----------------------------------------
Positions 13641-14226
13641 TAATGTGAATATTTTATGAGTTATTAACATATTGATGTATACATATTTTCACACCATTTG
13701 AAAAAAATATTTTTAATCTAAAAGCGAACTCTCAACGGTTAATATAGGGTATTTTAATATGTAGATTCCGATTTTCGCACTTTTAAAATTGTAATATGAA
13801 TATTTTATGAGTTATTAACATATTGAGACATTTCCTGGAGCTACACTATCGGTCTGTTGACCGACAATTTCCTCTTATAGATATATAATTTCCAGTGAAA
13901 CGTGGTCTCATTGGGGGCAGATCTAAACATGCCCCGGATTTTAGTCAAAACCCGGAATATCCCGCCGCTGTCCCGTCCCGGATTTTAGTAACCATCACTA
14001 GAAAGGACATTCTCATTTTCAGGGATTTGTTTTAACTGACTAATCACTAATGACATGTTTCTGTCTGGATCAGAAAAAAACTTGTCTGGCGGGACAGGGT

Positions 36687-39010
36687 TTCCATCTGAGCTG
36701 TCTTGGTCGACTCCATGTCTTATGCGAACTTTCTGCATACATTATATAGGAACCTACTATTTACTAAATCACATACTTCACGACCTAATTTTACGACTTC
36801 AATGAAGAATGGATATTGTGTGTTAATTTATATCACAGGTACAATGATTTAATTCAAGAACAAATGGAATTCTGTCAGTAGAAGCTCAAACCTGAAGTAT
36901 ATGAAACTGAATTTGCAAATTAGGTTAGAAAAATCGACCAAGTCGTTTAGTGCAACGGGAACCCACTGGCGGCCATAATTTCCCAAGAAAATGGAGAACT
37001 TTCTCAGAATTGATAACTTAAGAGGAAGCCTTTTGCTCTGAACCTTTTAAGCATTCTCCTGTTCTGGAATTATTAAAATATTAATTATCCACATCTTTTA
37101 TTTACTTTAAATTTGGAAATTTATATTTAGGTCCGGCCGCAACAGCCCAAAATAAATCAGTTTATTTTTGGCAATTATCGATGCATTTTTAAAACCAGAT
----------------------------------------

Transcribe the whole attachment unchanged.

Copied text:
Positions 13641-14226
13641 TAATGTGAATATTTTATGAGTTATTAACATATTGATGTATACATATTTTCACACCATTTG
13701 AAAAAAATATTTTTAATCTAAAAGCGAACTCTCAACGGTTAATATAGGGTATTTTAATATGTAGATTCCGATTTTCGCACTTTTAAAATTGTAATATGAA
13801 TATTTTATGAGTTATTAACATATTGAGACATTTCCTGGAGCTACACTATCGGTCTGTTGACCGACAATTTCCTCTTATAGATATATAATTTCCAGTGAAA
13901 CGTGGTCTCATTGGGGGCAGATCTAAACATGCCCCGGATTTTAGTCAAAACCCGGAATATCCCGCCGCTGTCCCGTCCCGGATTTTAGTAACCATCACTA
14001 GAAAGGACATTCTCATTTTCAGGGATTTGTTTTAACTGACTAATCACTAATGACATGTTTCTGTCTGGATCAGAAAAAAACTTGTCTGGCGGGACAGGGT

Positions 36687-39010
36687 TTCCATCTGAGCTG
36701 TCTTGGTCGACTCCATGTCTTATGCGAACTTTCTGCATACATTATATAGGAACCTACTATTTACTAAATCACATACTTCACGACCTAATTTTACGACTTC
36801 AATGAAGAATGGATATTGTGTGTTAATTTATATCACAGGTACAATGATTTAATTCAAGAACAAATGGAATTCTGTCAGTAGAAGCTCAAACCTGAAGTAT
36901 ATGAAACTGAATTTGCAAATTAGGTTAGAAAAATCGACCAAGTCGTTTAGTGCAACGGGAACCCACTGGCGGCCATAATTTCCCAAGAAAATGGAGAACT
37001 TTCTCAGAATTGATAACTTAAGAGGAAGCCTTTTGCTCTGAACCTTTTAAGCATTCTCCTGTTCTGGAATTATTAAAATATTAATTATCCACATCTTTTA
37101 TTTACTTTAAATTTGGAAATTTATATTTAGGTCCGGCCGCAACAGCCCAAAATAAATCAGTTTATTTTTGGCAATTATCGATGCATTTTTAAAACCAGAT